Taken together, the findings discussed in this section suggest that the convenience of enrolling patients for trials testing SL-based therapies merely on the basis of the presence of a pathogenic mutation affecting the target gene, in a way akin to the enrollment of patients in studies testing small-molecule inhibitors or antibodies targeting oncogenes activated by a given hotspot mutation, would be expected to result in modest therapeutic benefit. Patient populations defined on this basis would be heterogeneous, and the probability of a targetable phenotype would likely vary according to the frequency of loss of the WT allele in a given lineage. The inability to assess the zygosity of LOF alterations is a clear limitation for many current biomarker platforms, including those approved as companion diagnostics for PARPi (87, 88).

Additional promising approaches to identify patient populations likely to benefit from SL therapies include the use of functional or phenotypic biomarkers. Such measures may be particularly valuable in addressing the large number of variants in tumor genomes that are of undetermined functional significance, while additionally facilitating the identification of tumors that become therapeutically vulnerable through epigenetic mechanisms. In the well-studied example of HR deficiency, phenotypic biomarkers include genomic “scars” detected by sequencing or single-nucleotide polymorphism array (i.e., large-scale state transitions, COSMIC signature 3, HRDetect; refs. 64, 66, 89, 90) and ex vivo assays of HR proficiency that rely on detection of damage-induced nuclear foci (i.e., RAD51 focus formation assay; refs. 64, 91). Although these approaches have shown promising results in specific scenarios, each has important trade-offs and limitations. For example, markers that quantify genomic “scarring” have been shown to be sensitive for the detection of tumors harboring biallelic HR gene inactivation (65, 66), but have nevertheless been limited by modest positive-predictive value and the inability to provide a “real-time” readout of phenotype, as the emergence of drug resistance does not remove the existing “scars” of prior HR deficiency (HRD). In contrast to genomic approaches, functional assays of HRD have the potential to provide a dynamic, real-time readout of DNA-repair capacity. The most promising functional markers involve the measurement of downstream changes in protein localization that reflect the fidelity of multiple upstream components. For example, the accumulation of RAD51 into nuclear foci (a marker of intact HR) in response to DNA damage has long been considered a gold standard for evaluating HR function in preclinical models. We and others have demonstrated that assessment of RAD51 foci can provide a robust binary readout of HR proficiency versus deficiency (64, 91) that accurately reflects both drug response and acquired resistance (92, 93), highlighting its potential as a dynamic biomarker of HR integrity. Nevertheless, the clinical development and broader adoption of such assays have to date been hampered by the need for fresh tissue and ex vivo manipulation of cancer cells. The development of assays that obviate such logistic hurdles will be key to the clinical implementation of functional biomarkers aimed at providing a dynamic readout of therapeutic vulnerability.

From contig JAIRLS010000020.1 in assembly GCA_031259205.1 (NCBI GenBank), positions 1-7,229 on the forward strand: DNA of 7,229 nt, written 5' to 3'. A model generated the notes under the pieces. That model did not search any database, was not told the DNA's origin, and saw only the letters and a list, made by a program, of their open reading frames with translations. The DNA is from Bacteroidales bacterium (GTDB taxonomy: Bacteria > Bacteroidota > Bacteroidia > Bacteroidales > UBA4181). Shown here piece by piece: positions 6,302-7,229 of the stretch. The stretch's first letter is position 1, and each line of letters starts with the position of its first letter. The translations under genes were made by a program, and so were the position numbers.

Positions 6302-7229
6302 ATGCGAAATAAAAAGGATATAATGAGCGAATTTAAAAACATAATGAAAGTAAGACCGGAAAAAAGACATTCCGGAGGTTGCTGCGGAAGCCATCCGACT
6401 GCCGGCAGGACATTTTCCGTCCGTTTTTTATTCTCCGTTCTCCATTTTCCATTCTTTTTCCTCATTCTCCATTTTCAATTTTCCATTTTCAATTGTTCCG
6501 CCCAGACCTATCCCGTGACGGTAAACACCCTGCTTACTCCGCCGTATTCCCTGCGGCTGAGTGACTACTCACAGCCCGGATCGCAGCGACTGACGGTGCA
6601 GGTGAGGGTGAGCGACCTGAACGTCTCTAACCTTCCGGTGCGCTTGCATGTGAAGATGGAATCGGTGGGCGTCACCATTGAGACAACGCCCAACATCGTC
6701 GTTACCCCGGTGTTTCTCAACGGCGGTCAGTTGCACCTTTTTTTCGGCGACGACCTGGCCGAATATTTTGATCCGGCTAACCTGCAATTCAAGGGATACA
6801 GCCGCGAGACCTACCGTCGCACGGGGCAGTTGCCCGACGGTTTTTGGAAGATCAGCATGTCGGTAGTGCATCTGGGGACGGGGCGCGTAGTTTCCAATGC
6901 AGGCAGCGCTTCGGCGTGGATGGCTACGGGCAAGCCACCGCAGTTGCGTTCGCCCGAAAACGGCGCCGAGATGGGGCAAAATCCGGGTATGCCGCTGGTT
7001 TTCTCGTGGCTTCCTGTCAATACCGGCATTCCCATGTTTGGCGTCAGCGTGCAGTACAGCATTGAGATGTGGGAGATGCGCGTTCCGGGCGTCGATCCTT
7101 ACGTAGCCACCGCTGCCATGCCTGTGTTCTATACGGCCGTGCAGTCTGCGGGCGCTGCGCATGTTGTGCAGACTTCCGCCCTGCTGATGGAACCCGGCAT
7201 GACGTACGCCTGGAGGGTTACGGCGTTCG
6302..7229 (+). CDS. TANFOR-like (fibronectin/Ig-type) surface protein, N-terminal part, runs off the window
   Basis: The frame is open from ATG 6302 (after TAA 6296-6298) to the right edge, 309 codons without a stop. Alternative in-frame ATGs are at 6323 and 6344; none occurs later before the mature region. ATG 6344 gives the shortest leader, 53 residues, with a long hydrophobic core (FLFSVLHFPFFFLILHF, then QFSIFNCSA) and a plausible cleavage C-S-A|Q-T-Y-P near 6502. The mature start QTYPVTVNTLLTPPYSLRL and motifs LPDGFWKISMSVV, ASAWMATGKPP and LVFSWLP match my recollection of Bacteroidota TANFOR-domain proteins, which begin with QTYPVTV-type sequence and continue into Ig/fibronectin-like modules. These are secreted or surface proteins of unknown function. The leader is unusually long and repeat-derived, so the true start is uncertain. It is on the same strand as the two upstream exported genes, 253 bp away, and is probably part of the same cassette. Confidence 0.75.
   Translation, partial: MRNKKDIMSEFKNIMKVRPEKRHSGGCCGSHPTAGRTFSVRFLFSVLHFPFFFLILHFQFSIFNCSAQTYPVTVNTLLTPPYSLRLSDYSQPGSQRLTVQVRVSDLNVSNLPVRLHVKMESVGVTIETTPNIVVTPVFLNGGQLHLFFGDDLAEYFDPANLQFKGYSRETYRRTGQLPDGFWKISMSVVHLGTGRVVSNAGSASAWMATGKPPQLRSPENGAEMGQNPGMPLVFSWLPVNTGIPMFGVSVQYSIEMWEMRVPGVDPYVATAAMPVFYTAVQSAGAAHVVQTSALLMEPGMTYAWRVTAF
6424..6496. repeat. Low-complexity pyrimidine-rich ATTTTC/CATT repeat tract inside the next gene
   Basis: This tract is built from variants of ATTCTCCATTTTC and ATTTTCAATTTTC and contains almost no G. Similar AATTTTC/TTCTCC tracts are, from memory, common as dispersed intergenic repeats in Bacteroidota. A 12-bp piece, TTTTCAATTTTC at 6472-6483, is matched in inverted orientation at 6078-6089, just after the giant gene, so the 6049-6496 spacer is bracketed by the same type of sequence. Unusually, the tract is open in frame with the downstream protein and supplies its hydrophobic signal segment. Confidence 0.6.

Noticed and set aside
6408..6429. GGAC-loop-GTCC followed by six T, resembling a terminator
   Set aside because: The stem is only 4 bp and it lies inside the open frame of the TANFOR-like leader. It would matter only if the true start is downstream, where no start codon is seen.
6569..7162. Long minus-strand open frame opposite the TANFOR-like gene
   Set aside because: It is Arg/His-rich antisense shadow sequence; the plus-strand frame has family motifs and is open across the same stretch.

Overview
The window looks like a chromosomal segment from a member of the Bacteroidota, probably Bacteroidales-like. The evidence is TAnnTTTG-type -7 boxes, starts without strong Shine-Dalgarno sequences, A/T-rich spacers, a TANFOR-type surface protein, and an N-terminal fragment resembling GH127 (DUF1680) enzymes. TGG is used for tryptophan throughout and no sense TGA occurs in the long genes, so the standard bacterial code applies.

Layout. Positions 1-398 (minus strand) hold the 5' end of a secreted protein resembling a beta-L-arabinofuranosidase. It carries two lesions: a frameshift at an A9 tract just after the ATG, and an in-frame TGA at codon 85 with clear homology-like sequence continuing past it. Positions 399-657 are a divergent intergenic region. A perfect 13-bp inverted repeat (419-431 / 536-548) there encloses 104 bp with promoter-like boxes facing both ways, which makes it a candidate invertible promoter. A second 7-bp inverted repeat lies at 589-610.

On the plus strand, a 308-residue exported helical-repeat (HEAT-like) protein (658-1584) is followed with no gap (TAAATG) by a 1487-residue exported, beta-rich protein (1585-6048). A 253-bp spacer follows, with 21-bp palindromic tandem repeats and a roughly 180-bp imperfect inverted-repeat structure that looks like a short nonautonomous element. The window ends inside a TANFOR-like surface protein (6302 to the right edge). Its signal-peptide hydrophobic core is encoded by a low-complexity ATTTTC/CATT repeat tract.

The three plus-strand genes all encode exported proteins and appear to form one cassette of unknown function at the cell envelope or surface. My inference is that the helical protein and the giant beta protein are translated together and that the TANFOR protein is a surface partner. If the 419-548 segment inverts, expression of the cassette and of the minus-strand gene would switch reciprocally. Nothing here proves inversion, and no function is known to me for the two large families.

The application of evolutionary theory to cancer has provided a theoretical framework for understanding the molecular processes responsible for the malignant state and how such processes are constrained by selection (25). Moreover, evolutionary theory has provided important lessons relevant to the identification of robust SL interactions and strategies to pair exploitable target alterations with tractable drug targets. For example, the effect of PARP inhibition on the clonal evolution of BRCA1/2-deficient tumors suggests that loss of HR proficiency may be critical to promoting early stages of tumorigenesis, but dispensable for maintenance of the malignant phenotype (94). Reversion mutations that restore the function of BRCA1/2 do not appear to impair tumorigenesis at later stages of tumor evolution. Such observations indicate that BRCA1/2 inactivation causes genomic instability that promotes the acquisition of additional genetic alterations, rather than being essential for the transformed cell phenotype. This is in contrast to genetic alterations required for tumor maintenance that may conversely maximize the fitness penalty incurred by resistance mechanisms to SL anticancer therapies.